Immigrants: Your Country Needs Them, by Philippe Legrain
Immigration divides our globalizing world like no other issue. We are swamped by illegal immigrants and infiltrated by terrorists, our jobs stolen, our welfare system abused, our way of life destroyed--or so we are told. At a time when National Guard units are deployed alongside vigilante Minutemen on the U.S.-Mexico border, where the death toll in the past decade now exceeds 9/11's, Philippe Legrain has written the first book about immigration that looks beyond the headlines. Why are ever-rising numbers of people from poor countries arriving in the United States, Europe, and Australia? Can we keep them out? Should we even be trying? Combining compelling firsthand reporting from around the world, incisive socioeconomic analysis, and a broad understanding of what's at stake politically and culturally, Immigrants is a passionate but lucid book. In our open world, more people will inevitably move across borders, Legrain says--and we should generally welcome them. They do the jobs we can't or won't do--and their diversity enriches us all. Left and Right, free marketeers and campaigners for global justice, enlightened patriots--all should rally behind the cause of freer migration, because They need Us and We need Them.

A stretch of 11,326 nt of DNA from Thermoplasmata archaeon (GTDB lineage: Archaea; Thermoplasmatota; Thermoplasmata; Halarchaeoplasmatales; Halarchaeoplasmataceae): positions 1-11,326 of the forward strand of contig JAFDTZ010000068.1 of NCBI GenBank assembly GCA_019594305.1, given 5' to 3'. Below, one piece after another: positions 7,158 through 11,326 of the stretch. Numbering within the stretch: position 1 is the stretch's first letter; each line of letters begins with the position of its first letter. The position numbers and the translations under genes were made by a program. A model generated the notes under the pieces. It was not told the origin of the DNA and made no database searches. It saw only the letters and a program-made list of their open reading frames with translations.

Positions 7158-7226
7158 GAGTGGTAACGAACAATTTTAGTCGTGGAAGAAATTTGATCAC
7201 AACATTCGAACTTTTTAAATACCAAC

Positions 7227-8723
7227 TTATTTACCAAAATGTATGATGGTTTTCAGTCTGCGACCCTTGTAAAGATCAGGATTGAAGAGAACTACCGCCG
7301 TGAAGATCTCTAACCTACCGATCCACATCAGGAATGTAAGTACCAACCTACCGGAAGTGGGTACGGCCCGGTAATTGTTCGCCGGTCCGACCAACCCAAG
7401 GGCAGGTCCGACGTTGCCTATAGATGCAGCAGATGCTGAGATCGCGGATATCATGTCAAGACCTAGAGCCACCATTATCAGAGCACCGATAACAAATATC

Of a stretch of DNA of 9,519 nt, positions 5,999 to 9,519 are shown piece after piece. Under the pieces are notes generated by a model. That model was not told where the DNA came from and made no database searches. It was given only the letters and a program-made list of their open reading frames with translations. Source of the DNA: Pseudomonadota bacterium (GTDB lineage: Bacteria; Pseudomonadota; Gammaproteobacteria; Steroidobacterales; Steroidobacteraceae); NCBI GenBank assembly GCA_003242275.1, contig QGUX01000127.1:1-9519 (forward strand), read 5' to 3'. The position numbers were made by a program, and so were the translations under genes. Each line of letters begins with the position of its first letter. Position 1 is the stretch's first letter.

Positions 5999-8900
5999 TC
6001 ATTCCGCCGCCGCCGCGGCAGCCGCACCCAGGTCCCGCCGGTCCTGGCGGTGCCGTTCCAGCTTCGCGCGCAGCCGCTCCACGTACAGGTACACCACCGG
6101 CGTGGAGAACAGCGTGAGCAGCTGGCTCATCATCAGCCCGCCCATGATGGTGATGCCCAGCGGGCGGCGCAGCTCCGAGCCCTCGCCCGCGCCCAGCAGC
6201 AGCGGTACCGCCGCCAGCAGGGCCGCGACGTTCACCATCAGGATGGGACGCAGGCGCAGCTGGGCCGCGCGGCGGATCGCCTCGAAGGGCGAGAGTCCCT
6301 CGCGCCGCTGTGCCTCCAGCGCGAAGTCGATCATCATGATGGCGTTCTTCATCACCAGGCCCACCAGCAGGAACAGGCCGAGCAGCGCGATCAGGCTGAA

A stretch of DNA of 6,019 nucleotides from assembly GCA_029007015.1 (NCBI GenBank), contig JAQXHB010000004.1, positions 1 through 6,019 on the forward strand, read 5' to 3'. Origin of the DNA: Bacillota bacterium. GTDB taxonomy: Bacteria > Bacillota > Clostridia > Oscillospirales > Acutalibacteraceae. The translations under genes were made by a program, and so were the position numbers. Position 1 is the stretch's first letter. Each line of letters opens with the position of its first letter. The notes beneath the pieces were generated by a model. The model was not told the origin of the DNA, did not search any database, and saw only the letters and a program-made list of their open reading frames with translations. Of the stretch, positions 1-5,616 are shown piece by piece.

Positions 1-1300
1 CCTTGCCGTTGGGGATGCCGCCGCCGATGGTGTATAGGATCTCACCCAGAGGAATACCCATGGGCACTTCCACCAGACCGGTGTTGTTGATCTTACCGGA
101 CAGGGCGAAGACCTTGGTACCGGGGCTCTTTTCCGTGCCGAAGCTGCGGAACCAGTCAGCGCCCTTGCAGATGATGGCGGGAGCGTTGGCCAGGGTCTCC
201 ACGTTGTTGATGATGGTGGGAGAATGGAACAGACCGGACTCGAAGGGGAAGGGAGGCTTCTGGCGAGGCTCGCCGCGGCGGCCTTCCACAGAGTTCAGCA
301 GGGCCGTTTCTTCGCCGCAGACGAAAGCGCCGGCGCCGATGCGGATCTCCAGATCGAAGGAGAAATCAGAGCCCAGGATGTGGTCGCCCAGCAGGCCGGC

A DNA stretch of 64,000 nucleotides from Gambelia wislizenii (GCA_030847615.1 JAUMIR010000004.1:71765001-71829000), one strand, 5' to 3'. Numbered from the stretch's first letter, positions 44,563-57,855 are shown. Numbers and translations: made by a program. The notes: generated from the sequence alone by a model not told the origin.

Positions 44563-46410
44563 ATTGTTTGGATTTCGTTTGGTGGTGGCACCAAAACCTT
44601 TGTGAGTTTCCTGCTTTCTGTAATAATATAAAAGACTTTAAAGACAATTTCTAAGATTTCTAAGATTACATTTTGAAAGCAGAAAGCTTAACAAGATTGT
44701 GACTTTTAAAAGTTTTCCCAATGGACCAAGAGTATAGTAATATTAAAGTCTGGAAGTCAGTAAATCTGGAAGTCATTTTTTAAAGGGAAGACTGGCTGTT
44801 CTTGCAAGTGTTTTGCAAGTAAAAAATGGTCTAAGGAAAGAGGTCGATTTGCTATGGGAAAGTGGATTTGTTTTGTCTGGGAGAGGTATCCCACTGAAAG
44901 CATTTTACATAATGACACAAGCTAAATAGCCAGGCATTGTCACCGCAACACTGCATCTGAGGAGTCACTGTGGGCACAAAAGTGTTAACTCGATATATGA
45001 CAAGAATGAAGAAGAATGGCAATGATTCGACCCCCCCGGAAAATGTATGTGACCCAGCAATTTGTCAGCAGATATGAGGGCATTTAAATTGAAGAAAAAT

Questions for Ada, by Ijeoma Umebinyuo
The artistry of QUESTIONS FOR ADA defies words, embodying the pain, the passion, and the power of love rising from the depths of our souls. Ijeoma Umebinyuo’s poetry is a flower that will blossom in the spirit of every reader as she shares her heart with raw candor. From lyrical lushness to smoky sensuality to raw truths, this tome of transforming verse is the book every woman wants to write but can’t until the broken mirrors of their lives have healed. In this gifted author’s own words—“I am too full of life to be half-loved.” A bold celebration of womanhood.